I got two great new studio toys for Xmas: Loomer Aspect and Sequent. This sketch is a quick demo I made while getting a bit of a feel for them both. Loomer’s plugins are all available as native Linux VSTs (as well as Windows and OS X), so they work well within Ardour 3.
Aspect is an analog-style soft synth with hugely flexible modulation options — it’s very easy to route its modulation sources, including three envelopes and three LFOs, to a wide variety of parameters, which gives you a lot of creative power. My favourite feature so far is its unison control, which lets you use up to five voices for each note. The coolest part of this is that the unison depth is a modulation source, so you can, say, route the unison depth to the pan control to spread those voices out across the sound stage, or route it to oscillator pitch to create massive detuned sounds.
It’s not as flexible as my Waldorf Blofeld, but Aspect is far more flexible than TAL NoiseMaker while remaining quite approachable to program. My RPM album really taught me the benefit of having synth plugins to use; now I’ll be able to do a lot more in-the-box, saving time and effort.
Sequent is an entirely different beast, and it’s not the easiest thing to explain — the simplest description is that it’s a multi-effects module that lets you sequence the parameters for each effect. It can create rhythmic delays, pans, and distortions, but perhaps its most versatile effect is the looper, which lets you slice, reverse, and loop the incoming audio to produce all manner of glitchy, stuttery effects. You can sequence everything precisely, or use any degree of randomness that you like, and it’s even MIDI-controllable, which opens possibilities for live use.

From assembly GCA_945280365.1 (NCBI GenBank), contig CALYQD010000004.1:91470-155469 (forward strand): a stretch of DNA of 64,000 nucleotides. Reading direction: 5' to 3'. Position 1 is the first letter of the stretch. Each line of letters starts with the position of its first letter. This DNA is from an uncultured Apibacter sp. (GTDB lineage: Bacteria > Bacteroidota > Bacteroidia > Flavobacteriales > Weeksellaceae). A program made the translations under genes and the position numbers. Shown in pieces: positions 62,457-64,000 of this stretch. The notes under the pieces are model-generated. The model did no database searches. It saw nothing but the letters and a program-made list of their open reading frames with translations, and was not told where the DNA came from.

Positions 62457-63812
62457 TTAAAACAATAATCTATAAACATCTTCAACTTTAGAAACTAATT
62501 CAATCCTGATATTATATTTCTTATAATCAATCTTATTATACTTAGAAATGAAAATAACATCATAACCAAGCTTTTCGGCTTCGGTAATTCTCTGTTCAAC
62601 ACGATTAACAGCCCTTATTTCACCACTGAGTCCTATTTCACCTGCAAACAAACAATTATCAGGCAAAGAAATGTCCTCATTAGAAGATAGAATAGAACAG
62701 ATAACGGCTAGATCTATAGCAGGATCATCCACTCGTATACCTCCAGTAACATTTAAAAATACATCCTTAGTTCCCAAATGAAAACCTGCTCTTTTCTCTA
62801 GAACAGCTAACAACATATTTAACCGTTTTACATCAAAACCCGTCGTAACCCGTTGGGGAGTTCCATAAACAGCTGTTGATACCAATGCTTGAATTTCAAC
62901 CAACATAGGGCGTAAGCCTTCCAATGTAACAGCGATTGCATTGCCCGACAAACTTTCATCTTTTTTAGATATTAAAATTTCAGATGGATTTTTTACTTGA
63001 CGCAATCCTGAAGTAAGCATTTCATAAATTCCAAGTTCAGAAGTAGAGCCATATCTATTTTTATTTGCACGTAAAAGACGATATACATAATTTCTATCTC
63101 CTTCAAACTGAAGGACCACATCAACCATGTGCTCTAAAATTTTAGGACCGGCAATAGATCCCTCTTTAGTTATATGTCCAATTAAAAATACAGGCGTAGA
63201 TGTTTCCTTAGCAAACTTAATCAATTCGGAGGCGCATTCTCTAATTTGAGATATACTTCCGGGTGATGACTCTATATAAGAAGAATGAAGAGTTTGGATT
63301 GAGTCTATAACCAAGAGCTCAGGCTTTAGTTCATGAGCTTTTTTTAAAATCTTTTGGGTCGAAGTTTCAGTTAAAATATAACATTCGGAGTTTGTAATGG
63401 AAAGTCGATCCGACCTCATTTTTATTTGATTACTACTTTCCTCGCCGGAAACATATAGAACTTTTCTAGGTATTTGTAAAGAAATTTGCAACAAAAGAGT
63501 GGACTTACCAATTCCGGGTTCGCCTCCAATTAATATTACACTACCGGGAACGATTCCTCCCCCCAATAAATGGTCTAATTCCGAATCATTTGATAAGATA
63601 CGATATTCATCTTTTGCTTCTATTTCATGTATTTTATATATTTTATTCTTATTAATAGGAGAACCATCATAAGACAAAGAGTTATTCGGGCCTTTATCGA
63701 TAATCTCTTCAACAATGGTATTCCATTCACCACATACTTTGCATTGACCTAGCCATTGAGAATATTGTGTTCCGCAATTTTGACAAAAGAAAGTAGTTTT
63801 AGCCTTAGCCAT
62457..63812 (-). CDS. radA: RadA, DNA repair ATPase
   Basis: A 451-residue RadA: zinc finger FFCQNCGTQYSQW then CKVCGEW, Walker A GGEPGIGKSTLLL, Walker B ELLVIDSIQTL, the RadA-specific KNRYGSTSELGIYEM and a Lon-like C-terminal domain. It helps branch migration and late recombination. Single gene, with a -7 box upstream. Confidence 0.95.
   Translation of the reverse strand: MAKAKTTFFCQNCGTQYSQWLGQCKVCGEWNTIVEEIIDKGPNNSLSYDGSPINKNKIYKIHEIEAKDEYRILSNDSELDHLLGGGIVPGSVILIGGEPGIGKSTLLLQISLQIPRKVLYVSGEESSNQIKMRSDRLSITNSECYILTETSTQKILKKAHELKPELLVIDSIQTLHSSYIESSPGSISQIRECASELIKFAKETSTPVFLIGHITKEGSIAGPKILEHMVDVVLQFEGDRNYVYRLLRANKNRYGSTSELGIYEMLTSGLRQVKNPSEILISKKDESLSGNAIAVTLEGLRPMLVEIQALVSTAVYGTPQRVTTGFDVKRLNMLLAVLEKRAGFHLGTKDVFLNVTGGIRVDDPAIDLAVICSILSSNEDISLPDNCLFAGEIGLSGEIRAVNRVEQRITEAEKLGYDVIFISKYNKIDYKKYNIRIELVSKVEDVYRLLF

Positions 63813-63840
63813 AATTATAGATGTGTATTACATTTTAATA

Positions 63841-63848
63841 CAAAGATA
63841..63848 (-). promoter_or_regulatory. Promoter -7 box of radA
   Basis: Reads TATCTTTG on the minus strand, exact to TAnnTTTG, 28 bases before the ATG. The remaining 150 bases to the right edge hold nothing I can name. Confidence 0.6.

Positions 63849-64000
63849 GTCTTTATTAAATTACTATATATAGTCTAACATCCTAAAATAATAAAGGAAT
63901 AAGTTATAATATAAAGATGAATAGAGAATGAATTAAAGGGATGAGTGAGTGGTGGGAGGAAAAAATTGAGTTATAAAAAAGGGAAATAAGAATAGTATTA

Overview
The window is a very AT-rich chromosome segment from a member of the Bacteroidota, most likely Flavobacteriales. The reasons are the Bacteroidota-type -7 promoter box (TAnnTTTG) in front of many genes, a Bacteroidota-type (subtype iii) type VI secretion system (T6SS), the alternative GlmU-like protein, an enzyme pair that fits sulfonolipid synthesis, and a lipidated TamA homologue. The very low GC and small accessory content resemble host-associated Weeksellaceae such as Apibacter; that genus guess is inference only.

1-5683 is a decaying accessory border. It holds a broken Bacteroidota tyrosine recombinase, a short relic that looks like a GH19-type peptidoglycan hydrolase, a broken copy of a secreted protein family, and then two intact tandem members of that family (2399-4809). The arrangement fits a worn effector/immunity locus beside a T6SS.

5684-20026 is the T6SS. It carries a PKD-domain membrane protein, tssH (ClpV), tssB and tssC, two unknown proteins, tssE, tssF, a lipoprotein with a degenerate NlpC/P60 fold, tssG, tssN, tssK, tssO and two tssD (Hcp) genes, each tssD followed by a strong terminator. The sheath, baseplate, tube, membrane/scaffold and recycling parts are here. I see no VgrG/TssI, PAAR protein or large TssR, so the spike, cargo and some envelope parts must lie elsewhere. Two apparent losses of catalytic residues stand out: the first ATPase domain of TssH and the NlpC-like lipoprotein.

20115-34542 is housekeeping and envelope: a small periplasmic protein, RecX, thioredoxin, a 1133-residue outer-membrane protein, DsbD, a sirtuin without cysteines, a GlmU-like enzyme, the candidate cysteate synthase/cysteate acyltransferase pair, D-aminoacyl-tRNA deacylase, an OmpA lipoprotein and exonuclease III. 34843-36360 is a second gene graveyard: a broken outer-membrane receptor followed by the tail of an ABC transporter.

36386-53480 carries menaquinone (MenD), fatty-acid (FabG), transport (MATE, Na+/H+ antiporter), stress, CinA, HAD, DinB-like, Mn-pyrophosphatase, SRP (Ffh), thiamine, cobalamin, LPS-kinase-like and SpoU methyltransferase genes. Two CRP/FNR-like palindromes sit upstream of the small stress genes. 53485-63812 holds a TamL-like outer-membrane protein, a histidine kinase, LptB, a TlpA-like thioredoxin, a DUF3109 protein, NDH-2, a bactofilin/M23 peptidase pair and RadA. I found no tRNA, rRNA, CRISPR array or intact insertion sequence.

Now, for the sketch. It’s based on an Aspect pad that uses a clock-synced LFO routed to the filter cutoff, giving it a rhythmic rise and fall (I tried this using MIDI clock sync on the Blofeld on an RPM track, but it didn’t quite work). On top of that, I’ve added some simple percussion, again using Aspect — the kick is one of the included presets, but the hat and snareish-thing are my own patches.
While the kick keeps time, the hat and snare are sent through Sequent to glitch them up. I used a Sequent preset for this, which operates mostly randomly — if I was using it for real I think I’d want to either remove the randomness, or record a bunch of random loops to audio and hand-pick the best ones.
As you’d expect, I recorded this in Ardour 3 — it’s shaping up very nicely right now, so I’m hoping we won’t have much longer to wait before the final 3.0 release.
mp3 | vorbis | 26 seconds